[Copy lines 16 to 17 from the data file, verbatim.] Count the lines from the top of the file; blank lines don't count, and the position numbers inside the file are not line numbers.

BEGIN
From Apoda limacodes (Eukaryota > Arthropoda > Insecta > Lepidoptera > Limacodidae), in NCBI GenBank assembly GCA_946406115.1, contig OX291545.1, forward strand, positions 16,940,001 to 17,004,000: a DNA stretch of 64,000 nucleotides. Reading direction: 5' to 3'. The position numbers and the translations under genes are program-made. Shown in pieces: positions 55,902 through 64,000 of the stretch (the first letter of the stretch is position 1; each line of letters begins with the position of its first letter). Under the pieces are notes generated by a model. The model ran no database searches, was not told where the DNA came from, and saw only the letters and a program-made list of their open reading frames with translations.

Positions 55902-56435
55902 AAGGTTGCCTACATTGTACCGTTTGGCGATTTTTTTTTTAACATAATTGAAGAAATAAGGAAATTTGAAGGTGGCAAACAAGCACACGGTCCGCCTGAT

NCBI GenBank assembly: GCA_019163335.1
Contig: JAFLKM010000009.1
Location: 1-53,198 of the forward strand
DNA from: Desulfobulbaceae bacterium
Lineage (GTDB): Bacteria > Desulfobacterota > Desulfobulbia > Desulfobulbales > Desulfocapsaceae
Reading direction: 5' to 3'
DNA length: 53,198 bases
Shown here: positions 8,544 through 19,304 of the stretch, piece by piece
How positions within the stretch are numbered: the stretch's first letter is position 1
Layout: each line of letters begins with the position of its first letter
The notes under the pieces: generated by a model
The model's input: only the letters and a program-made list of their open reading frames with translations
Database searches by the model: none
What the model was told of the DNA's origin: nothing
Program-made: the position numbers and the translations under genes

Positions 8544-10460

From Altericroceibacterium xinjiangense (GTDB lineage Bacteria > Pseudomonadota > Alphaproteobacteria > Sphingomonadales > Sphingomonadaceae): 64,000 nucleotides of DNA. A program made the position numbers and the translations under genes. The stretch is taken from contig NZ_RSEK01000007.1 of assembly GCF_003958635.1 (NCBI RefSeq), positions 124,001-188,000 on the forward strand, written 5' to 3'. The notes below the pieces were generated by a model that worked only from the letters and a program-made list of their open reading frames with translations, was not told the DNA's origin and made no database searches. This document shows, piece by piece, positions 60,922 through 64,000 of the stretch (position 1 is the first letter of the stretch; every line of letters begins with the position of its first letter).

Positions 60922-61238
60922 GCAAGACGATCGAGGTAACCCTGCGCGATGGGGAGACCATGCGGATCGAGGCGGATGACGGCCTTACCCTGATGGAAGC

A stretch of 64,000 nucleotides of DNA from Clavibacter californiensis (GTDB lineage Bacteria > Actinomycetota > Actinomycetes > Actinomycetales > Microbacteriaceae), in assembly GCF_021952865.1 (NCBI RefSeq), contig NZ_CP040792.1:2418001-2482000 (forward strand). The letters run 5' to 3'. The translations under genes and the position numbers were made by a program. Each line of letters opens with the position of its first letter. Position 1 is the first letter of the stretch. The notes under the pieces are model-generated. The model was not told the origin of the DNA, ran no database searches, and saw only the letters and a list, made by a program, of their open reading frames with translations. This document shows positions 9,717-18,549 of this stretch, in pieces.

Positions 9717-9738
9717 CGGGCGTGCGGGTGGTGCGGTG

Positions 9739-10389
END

Database searches by the model: none
What the model was told of the DNA's origin: nothing